For anyone who lives on the East Coast of the U.S. last week meant listening to the news about the approach of Hurricane Irene, over and over and over. As an East Coast resident, I can tell you we were inundated with information and followed the storm from the Bahamas as it slowly made its way toward us. On one hand, this information is good. Too many people died, too many families lost their homes and my thoughts and prayers go out to those families.
Without this preparation and these warnings, would more people have suffered? Would the death toll be higher? Certainly the chances of this happening are high and the evacuations and warnings helped us understand how our lives could be impacted.
On the other hand, how much news is too much? When does a good-intentioned warning become an anxiety provoking newscast? There have been several studies through the year linking watching too much television to depression and anxiety:
- In 2009, researchers at the University of Pittsburgh and Harvard Medical School found that each hour of television increased the chance of becoming depressed by 8 percent.
- A study divided news shows into three categories: negative, neutral and positive and randomly assigned participants to watch the shows. Those watching negative news shows became more depressed and anxious and exaggerated the importance of their own worries more often.
- The Center for Media and Public Affairs did a study on news stories about murder. Between 1990 and 1995, network news coverage of murder increased over by over 300 percent. Viewers would inaccurately assume that the murder rate in this country was increasing and their fears therefore increase. But in actuality, murder rates decreased during this time by 13 percent.
The American Academy of Child & Adolescent Psychiatry states, “Seeing and hearing about local and world events, such as natural disasters, catastrophic events, and crime reports, may cause children to experience stress, anxiety, and fears.” But it isn’t limited to only children. Adults, as we can see from the studies above, also have a negative reaction to negative news casts.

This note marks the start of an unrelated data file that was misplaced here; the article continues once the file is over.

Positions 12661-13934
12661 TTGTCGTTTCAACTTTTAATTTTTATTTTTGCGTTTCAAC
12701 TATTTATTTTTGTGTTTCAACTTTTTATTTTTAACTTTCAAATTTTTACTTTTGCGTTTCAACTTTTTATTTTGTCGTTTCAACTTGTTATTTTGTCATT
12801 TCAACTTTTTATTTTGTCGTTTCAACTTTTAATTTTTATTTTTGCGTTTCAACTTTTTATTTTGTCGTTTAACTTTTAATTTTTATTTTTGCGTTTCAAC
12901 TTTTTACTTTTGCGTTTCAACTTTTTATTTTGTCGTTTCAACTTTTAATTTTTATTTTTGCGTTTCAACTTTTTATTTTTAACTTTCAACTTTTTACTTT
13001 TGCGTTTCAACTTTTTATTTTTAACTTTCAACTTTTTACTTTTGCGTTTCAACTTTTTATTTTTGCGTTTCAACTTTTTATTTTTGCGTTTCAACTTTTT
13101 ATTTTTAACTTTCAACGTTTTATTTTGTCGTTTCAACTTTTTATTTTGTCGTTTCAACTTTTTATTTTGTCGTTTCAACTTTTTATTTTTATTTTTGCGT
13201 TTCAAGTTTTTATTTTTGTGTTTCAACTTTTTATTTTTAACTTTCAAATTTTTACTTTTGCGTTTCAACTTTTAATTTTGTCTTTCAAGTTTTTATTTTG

The recent hurricane, the bombardment of news that our economy is bad, even the constant coverage on our legislators inability to come to an agreement about the debt ceiling fill us with dread. Stories of murder make us afraid to go outside. These are situations we can’t control (at least not at the moment - we can vote for different representation if we don’t agree with who currently is in Congress) and have no way of resolving. Helplessness leads to hopelessness and that is when depression and anxiety seep in.
So what should you do? It is important to many people to keep up with current affairs, to know what is going on in the world and they feel news coverage such as that of Hurricane Irene help them be prepared. If you feel anxious or depressed after watching the news, but don’t want to give it up, limit how much you watch. For example, if you had checked on the progress of last week’s storm once or twice a day, then turned the channel or moved on to another activity, you might not be as overwhelmed.
Other ideas include:
- Understand that news coverage can inform but it can also desensitize you to your surroundings or it can activate your fight or flight mechanism, creating stress on your body. Accept that limited news will give you the information you need.
- Check independent online news sites or blogs for additional reporting. Network news, unfortunately, gets higher ratings and makes more money the more you watch, therefore, news can be sensationalized. Independent news stations not connected to major networks may give a more balanced news report.
- Make sure you have balance in your life. Get up, exercise, go out with friends, spend time with your family to balance out the negative with positive interactions.
- If you find watching the news is interfering with sleep, limit your time watching the news to morning or afternoon and watch more pleasant shows in the evening.
If there is negative news on, such as a natural catastrophe, limit how much your children can watch and make sure you talk with them about what is going on, why it is important, what they can do to better feel in control of the situation and how much it is going to impact their life. Be sure to listen to them and let them express their concerns.
“Children and the News,” 2002, The American Academy of Child & Adolescent Psychiatry
“Network News in the Nineties,” 1997, Editors: Dr. S. Lichter and Dr. Linda S. Lichter, Media Monitor, Center for Media and Public Affairs
"Study Links TV and Depression, 2009, Feb 3, Karen Kaplan, Los Angeles Times
Eileen Bailey is a freelance health writer. She is the author of What Went Right: Reframe Your Thinking for a Happier Now, Idiot’s Guide to Adult ADHD, Idiot’s Guide to Cognitive Behavioral Therapy, Essential Guide to Overcoming Obsessive Love, and Essential Guide to Asperger’s Syndrome. She can be found on Twitter @eileenmbailey and on Facebook at eileenmbailey.